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About taoli29

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  • Application Season
    2020 Fall
  • Program
    Statistics PhD

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  1. Honestly, in terms of academic reputation, I don't think these two schools are even in the same tier.
  2. I have a fourth recommendation letter from a Postdoc. I have directly worked with him on a research project for about a year. He knows that I'm going to apply for PhD programs, so he wrote the letter before I even asked. I'm sure that the letter is strong and offers a new perspective. My first three letters are all from professors. It seems that I can fill out more than three recommenders in most application systems. But I'm not sure if I should send the additional letter. If the adcom would just randomly choose three letters to read, or if this would annoy the adcom since they only want
  3. Unlike basic math courses like linear algebra and differential equations, you don't need to recite formulas or methods for any advance math exam. I also struggled in my first analysis course. There is no secret trick. Just spend enough time on thinking the problem sets and understanding the concepts.
  4. Thank you all. I'll go with the physics professor.
  5. Hi guys, I'm thinking about this matter for days but cannot decide. I have 2 options for 3rd recommender: 1. An experimental physics professor. I worked in his condensed matter research group during my freshman/sophomore year. We talked a lot and he knew me very well, and I co-authored in a paper. However, there is no way he can evaluate my ability in doing advanced math since my job is purely doing experiments. 2. A very well-know math professor, also the editor-in-chief of a top math journal. I'm currently taking this graduate real analysis, and I got 100% in the midterm (average a
  6. Thank you! This is very helpful. Another thing I'm worried about is that I have taken very few courses in statistics (not even Intro to Stat). Will this weakness concern the admissions committees?
  7. Hi, I'm a rising senior and planning to apply for PhD programs in the coming fall. My main focus will be Applied + Computational Mathematics programs. I also want to apply for several Statistics programs since I like working with analysis, though my background in statistics is weak (have not even taken Intro to Stat yet ). Undergrad Institution: Johns Hopkins Majors: Physics, Mathematics, Applied Math & Stat (I'm in a BAMA program, so I will graduate with a MS in Math) GPA: 4.0 / 4.0 Type of Student: International Asian Male G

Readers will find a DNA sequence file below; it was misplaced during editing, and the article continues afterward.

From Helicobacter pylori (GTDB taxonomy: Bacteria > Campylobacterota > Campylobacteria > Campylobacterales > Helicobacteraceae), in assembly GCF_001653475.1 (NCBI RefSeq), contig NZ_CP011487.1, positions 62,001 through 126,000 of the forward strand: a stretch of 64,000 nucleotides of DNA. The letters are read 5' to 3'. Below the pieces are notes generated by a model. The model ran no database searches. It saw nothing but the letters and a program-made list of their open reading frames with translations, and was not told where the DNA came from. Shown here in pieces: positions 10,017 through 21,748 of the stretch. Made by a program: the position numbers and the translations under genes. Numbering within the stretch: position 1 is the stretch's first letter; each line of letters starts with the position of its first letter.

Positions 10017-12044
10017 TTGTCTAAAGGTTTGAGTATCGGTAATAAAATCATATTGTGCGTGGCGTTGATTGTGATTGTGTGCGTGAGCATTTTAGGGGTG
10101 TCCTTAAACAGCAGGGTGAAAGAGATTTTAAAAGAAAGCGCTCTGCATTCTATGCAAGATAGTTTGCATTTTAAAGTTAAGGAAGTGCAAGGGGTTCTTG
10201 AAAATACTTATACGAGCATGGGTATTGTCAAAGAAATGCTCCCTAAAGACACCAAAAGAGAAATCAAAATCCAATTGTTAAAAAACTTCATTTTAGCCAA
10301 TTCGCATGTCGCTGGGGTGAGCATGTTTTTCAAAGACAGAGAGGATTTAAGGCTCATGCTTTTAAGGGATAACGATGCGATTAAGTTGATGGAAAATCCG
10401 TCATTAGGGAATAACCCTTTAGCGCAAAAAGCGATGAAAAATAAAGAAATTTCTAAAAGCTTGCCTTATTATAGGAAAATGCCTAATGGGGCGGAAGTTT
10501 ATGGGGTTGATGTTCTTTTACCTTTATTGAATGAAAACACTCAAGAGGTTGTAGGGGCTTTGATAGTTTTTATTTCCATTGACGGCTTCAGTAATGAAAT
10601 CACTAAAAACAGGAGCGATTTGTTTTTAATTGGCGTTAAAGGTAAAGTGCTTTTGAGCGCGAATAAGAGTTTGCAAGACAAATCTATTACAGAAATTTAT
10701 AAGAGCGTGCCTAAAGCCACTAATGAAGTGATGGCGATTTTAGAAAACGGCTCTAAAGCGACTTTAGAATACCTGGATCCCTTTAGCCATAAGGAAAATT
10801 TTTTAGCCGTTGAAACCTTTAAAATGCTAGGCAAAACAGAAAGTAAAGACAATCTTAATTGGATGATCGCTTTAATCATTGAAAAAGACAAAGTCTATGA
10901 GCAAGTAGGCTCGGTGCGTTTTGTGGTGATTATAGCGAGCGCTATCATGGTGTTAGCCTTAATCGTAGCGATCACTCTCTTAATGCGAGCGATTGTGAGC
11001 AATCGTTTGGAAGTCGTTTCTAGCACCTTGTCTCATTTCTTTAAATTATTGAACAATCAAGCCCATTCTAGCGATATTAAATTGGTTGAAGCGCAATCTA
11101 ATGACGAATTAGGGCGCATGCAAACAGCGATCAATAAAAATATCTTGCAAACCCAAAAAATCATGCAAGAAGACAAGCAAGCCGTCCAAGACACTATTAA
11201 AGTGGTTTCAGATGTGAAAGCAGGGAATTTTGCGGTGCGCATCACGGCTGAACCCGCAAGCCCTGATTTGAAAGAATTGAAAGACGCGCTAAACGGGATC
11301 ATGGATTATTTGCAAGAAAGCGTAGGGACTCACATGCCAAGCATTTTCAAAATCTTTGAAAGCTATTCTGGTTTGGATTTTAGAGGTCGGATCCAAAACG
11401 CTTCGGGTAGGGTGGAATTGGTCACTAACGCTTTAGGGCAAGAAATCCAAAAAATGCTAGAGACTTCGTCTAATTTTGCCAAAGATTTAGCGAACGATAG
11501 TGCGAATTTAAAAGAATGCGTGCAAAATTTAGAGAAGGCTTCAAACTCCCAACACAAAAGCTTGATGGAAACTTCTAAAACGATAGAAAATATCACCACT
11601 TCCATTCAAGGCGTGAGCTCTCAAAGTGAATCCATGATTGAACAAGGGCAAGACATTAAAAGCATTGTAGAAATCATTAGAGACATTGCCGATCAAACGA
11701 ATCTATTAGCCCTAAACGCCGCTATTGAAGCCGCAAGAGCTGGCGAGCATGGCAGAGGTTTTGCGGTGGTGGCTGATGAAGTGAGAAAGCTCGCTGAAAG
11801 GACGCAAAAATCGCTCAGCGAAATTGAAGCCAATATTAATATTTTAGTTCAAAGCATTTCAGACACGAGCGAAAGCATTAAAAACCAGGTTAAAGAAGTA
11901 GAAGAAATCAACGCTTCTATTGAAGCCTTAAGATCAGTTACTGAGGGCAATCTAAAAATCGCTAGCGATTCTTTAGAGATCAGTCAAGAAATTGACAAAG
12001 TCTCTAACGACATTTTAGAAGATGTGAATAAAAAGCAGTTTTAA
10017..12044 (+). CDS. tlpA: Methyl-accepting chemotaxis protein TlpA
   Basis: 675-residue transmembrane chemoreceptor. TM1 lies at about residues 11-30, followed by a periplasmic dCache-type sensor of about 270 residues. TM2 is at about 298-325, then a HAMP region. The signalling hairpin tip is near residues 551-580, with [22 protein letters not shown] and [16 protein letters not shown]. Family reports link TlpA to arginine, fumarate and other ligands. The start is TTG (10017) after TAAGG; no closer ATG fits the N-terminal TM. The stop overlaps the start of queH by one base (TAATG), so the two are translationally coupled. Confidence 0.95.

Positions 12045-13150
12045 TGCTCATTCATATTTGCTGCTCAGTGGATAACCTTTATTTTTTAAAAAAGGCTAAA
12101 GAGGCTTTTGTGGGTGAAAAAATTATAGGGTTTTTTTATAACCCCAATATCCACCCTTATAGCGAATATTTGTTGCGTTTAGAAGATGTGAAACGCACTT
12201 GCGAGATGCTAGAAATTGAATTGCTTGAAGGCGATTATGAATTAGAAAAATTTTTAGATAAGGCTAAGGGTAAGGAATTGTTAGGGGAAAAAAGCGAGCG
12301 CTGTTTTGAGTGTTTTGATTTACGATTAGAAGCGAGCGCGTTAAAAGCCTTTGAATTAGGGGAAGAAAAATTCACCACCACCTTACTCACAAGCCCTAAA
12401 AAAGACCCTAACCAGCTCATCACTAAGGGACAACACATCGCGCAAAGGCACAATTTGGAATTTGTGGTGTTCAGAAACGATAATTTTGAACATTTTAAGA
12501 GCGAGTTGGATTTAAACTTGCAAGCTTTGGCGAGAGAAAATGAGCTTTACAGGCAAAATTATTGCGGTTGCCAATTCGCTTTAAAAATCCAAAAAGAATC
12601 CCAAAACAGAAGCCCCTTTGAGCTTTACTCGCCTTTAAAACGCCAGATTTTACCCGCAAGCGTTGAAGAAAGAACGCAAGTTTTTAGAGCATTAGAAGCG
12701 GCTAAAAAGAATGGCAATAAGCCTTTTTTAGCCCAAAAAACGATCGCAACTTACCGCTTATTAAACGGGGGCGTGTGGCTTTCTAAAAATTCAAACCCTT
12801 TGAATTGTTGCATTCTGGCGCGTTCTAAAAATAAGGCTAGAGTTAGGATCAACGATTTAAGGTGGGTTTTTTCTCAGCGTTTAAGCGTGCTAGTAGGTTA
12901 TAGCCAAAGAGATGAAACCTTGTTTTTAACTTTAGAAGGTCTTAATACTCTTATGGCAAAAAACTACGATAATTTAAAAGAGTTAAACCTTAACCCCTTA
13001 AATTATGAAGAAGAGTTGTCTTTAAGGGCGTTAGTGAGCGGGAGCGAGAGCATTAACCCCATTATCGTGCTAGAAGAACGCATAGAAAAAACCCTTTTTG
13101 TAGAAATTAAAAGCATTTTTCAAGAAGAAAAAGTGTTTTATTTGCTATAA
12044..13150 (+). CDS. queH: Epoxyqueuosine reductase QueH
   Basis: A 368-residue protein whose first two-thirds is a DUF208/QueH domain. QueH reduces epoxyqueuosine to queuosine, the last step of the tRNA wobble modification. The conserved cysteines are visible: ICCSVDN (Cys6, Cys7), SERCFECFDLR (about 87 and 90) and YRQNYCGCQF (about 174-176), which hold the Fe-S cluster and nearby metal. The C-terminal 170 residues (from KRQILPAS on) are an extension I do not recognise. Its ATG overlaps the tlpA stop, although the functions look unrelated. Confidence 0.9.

8. Thanks for replying. My major concern is that whether my missing grades of Spring 2020 will weaken my math background. You see, I was occupied by physics courses (Quantum Mech, Statistical Mech stuff) in the first two years of my college. So I only started taking advanced math courses in my junior year. Before Spring 2020, I only have Honors Analysis I and Honors Algebra I plus the common seqence (Linear Algebra, ODE, Calc III). How can adcoms fully trust my ability in doing advanced math if they don't know my math grades for this semester? Especially for top programs that have applicants with
  9. Hi, I'm a rising senior from Johns Hopkins, and I'm going to apply for Statistics PhD in the coming semester. My institution just made an announcement that the grading for Spring 2020 would be Mandatory Pass/Fail. Instructors will only submit pass/fail to the registrar and there will be no way to uncover it. I'm shocked and have no idea what to do. Please give me some advice on how to minimize the negative impact of this grading policy. Having only Pass grade for the semester right before my application is definitely devastating. Some Background: My majors are mathematics and physic
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